SOCIAL SECURITY COMMISSION'S PROPOSALS RECEIVE PASSING MARKS
July 22, 2004
A report released yesterday by the Congressional Budget Office "gave passing marks to two of the leading plans for restoring Social Security solvency through private accounts, including one proposed by a panel set up by President Bush," reports the Wall Street Journal.
National Center for Policy Analysis analysts contrasted the proposals for diverting some of workers' payroll taxes into personal accounts that would be invested in stocks and securities with the lack of a plan by presidential candidate Sen. John Kerry to reform the program.
The CBO found that the plan proposed by the President's Social Security Commission would:
- Through 2050, add to annual federal budget deficits by 1 percent to 2 percent of gross domestic product, or roughly $100 billion to $200 billion in today's dollars.
- But then the program would become solvent long-term due to lower costs overall, compared to current rules, because retirees would receive an increasing proportion of their benefits from
- By contrast, the CBO estimates that as currently designed, Social Security will run into financial problems starting around 2019 and be unable to pay all its promised benefits by about 2053.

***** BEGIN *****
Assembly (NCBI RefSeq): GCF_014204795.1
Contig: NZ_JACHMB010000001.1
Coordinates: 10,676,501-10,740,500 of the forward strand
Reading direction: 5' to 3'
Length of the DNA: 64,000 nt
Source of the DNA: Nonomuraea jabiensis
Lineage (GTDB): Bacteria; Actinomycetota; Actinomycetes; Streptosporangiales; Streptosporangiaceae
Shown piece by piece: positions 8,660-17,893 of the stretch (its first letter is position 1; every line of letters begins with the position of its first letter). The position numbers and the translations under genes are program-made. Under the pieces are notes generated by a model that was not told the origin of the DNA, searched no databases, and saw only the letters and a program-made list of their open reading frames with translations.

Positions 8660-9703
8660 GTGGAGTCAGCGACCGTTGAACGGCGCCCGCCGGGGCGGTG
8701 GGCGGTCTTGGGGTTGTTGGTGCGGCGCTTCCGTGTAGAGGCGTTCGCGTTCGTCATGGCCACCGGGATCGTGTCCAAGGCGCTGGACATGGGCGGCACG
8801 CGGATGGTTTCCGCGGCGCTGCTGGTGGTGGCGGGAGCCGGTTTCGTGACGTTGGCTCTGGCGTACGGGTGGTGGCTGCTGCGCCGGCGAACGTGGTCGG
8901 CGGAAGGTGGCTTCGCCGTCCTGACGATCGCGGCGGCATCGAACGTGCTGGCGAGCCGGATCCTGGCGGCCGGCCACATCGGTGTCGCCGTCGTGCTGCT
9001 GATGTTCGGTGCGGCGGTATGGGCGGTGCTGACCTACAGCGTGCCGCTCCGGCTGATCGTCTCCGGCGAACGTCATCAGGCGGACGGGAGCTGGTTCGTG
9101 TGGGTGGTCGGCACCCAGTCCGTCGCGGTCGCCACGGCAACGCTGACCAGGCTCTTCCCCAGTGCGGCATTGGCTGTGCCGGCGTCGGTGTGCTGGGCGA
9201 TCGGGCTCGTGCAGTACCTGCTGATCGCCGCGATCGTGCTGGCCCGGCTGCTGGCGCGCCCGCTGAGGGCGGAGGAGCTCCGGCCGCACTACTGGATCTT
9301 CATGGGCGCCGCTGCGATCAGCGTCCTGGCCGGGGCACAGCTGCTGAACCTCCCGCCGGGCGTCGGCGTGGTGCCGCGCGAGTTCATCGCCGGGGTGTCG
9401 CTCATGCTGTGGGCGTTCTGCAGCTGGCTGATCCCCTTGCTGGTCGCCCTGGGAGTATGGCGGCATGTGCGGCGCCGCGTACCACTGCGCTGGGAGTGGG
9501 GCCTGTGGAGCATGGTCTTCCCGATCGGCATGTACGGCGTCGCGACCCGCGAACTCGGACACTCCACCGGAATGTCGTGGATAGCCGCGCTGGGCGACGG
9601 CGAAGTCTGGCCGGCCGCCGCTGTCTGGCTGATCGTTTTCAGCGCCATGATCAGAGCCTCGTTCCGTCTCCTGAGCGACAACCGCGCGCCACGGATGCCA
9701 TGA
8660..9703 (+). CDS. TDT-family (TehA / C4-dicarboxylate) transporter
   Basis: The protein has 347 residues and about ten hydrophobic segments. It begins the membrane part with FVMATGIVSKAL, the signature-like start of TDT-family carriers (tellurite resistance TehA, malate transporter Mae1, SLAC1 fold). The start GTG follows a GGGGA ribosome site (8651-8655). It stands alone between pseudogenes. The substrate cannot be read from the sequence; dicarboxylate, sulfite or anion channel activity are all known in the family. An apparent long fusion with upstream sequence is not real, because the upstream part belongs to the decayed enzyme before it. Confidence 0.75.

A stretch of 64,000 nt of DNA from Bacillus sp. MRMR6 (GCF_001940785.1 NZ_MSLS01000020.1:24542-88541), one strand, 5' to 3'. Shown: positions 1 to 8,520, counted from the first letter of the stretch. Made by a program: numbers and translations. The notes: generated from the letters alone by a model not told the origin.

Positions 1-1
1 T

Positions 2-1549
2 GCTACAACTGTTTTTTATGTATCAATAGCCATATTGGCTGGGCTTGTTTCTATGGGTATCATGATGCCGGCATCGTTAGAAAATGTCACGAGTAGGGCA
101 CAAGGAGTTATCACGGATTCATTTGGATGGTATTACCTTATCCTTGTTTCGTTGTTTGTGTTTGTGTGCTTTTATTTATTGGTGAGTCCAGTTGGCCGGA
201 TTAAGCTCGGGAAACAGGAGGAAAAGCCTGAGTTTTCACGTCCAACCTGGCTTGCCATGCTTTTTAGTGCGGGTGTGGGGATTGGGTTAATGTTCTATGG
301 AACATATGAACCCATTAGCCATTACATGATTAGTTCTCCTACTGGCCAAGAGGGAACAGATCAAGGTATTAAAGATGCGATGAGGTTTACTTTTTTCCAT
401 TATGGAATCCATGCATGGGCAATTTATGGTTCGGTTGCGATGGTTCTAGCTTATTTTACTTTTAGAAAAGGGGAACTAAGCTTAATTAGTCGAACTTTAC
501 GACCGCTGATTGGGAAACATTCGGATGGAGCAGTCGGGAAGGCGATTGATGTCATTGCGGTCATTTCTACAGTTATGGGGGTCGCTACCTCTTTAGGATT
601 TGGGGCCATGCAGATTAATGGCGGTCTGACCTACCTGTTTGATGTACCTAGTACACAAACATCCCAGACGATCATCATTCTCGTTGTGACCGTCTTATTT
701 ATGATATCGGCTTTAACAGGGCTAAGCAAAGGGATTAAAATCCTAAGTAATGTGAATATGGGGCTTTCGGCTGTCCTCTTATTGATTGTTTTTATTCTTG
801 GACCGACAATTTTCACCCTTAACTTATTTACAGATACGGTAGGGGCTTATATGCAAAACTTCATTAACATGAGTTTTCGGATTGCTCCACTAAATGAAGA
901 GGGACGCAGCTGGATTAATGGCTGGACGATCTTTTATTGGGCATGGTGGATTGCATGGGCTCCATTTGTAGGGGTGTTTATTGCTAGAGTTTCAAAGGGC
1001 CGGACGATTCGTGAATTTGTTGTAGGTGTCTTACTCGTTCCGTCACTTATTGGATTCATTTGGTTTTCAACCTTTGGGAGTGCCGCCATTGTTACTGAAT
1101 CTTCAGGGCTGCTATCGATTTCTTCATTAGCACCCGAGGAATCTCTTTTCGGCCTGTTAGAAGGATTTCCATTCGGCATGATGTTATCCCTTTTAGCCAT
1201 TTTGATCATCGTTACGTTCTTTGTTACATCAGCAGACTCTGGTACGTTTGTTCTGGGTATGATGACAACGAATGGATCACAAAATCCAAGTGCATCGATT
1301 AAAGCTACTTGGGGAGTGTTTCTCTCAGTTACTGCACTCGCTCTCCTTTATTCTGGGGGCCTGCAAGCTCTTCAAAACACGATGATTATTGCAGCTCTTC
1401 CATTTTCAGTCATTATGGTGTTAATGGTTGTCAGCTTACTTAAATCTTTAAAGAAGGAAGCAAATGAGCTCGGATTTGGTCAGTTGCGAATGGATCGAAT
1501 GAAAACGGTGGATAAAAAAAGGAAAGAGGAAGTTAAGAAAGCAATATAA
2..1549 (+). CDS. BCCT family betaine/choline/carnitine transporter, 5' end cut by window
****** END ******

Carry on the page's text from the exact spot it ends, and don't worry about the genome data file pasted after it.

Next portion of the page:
Kerry has said he wouldn't privatize Social Security, cut benefits or increase the retirement age. The alternative, said the NCPA, is that he must intend to increase national debt by $11 trillion or cut other government programs by 20 percent to pay for scheduled benefits.
The CBO also concluded that a similar plan by Reps. Jim Kolbe (R-Ariz.) and Charles Stenholm (D-Texas), would also be effective in restoring solvency over the long run.Source: John D. McKinnon, "Plans to Mend Social Security Win Some Praise," Wall Street Journal, July 22, 2004; see Douglas Holtz-Eakin, "Long-Term Analysis of Plan 2 of the President's Commission to Strengthen Social Security," and "Long-Term Analysis of H.R. 3821, the Bipartisan Retirement Security Act of 2004," July 21, 2004, Congressional Budget Office.
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